Dealing With Employers

Some thoughts on how to deal with employers or local companies:

  1. Question for those of you who work with employers… you have an Employer-DPC practice contract that you would be willing to share with the rest of us? Also, do you have a separate contract with each of the employees (like you do with regular patients)?
  2. We don’t have a contract with the employers – we feel the contract is only with the patient — however, the employer can send the check on behalf of the employee/patient. This is the form that we use for setting up corporate accounts. 14088628_10154282479100519_841683994726538534_n
  3. I am meeting with a guy who contacted me about working with businesses. I initially tried to talk to smaller businesses to get patients when I started but it was like hitting my head against the wall. My guess is this guy would be a liaison/broker between small businesses he works and me to use the self-funded/DPC option.  Anyone else have some tag lines, sound bites to sell him? Any research info to show him? Any advice or suggestions? Anything I should watch out for?
  4. I think the important thing when talking to employers/insurance companies is to “show and tell”. Show them the objective savings (here is how we can decrease your specific costs compared to last year). And Tell them how their employees will benefit in the more subjective ways of unlimited visits, no copays, less time off work, the ability to call/text/email their doctor, weekend coverage etc.You can show them the attachment from a company we pitched (and sold). When you can show them facts like 31.8% of their insurance paid claims is from office visits (+ $40 copays each – not factored in to this craft), 34.4% of their claims paid are medications and only 14% are outpatient services and ONLY 19% are for hospitalizations…..this group had a separate policy for labs (which we can decrease at 95%)….so only 14 + 19% or 33% of their insurance was even needed….This group was paying $1100/mo/employee family and didn’t have a single individual claim over $3k….so they paid north of $12k/yr/employee for insurance and never used more than 3k each….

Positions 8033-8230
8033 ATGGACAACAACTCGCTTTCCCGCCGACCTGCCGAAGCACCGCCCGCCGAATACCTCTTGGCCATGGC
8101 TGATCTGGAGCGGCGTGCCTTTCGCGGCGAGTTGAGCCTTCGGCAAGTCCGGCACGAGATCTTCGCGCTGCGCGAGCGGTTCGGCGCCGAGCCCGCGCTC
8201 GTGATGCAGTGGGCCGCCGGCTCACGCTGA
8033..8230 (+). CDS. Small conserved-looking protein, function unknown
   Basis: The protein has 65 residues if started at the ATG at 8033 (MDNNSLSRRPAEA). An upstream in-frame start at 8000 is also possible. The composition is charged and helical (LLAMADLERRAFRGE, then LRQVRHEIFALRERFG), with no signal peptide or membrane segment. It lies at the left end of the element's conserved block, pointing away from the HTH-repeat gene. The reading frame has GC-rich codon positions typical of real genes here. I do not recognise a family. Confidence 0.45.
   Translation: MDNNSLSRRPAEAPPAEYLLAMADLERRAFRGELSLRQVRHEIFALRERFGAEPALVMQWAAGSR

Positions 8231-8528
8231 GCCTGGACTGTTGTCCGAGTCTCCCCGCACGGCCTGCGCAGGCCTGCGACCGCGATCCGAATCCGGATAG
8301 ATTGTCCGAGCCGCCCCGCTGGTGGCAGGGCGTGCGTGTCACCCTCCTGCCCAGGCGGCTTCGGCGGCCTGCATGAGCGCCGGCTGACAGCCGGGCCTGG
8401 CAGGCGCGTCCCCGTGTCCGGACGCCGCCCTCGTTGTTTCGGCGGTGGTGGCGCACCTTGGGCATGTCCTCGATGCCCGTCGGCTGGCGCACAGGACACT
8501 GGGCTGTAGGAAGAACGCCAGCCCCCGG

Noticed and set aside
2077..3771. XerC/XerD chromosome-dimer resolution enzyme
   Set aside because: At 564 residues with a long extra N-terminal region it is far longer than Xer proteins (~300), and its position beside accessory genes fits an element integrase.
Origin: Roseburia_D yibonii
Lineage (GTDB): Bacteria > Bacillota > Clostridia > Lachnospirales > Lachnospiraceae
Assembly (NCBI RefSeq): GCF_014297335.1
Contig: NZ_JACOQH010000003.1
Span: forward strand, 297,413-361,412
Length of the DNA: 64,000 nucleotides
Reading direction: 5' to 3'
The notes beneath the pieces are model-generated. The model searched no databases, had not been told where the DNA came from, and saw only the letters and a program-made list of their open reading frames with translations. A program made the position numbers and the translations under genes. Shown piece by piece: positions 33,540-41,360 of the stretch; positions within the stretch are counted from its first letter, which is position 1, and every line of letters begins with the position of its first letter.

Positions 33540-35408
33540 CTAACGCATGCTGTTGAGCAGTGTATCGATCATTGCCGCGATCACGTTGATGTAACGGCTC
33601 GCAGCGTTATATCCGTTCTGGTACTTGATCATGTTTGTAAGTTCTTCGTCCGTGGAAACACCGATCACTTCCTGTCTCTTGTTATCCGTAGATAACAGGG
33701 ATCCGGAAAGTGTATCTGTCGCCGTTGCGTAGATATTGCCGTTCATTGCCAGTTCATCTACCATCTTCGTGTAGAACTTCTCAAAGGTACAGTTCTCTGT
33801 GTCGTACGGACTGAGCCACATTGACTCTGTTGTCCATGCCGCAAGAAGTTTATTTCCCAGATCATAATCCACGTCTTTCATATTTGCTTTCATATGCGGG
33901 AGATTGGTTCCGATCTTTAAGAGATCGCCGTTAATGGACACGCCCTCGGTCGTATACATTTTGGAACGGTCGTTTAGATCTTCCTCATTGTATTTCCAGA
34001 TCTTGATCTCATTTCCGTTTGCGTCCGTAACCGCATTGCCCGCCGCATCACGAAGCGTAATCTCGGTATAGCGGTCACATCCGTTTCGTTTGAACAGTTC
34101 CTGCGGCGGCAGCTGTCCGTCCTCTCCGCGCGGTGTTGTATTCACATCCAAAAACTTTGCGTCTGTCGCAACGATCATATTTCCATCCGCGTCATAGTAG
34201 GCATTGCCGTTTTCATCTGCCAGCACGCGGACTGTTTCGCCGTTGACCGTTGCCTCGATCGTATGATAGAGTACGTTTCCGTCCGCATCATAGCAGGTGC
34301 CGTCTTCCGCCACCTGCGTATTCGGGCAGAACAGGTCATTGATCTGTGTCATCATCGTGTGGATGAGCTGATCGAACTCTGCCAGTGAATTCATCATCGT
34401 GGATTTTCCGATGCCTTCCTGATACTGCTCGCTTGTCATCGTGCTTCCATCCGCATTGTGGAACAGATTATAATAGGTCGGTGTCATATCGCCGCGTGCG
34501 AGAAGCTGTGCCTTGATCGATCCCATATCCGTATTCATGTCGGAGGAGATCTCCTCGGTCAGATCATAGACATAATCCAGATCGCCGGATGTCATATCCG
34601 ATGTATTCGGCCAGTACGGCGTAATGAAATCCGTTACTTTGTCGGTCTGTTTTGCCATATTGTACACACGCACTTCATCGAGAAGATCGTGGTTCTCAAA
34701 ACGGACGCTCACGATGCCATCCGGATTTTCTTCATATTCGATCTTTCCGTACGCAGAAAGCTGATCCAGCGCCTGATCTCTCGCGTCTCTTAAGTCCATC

The savings can be 30-60% when converting from a traditional (full-insured) plan to a partially self-funded plan. The carve outs are in general the items that a) dpc does very well, b) we can make affordable – copayments, procedures, meds, labs, imaging, pathology, decreased urgent care/ER usage, decreased specialty referrals etc.

    That is how we can show them why they want to work with DPC to lower their premiums, their claims, and improve their health at a MUCH lower cost.

    So the money ball stat that matters to the insurance companies is “price per member per month” and its crazy low with DPC. Our insurance broker, Joe Martin, has been told that ins company profits are 4x higher with our plans than any other ins plan.

  5. This comes from the FMMA or Free Market Medical Association: Connecting with Self-Funded Employers FAQ-2-2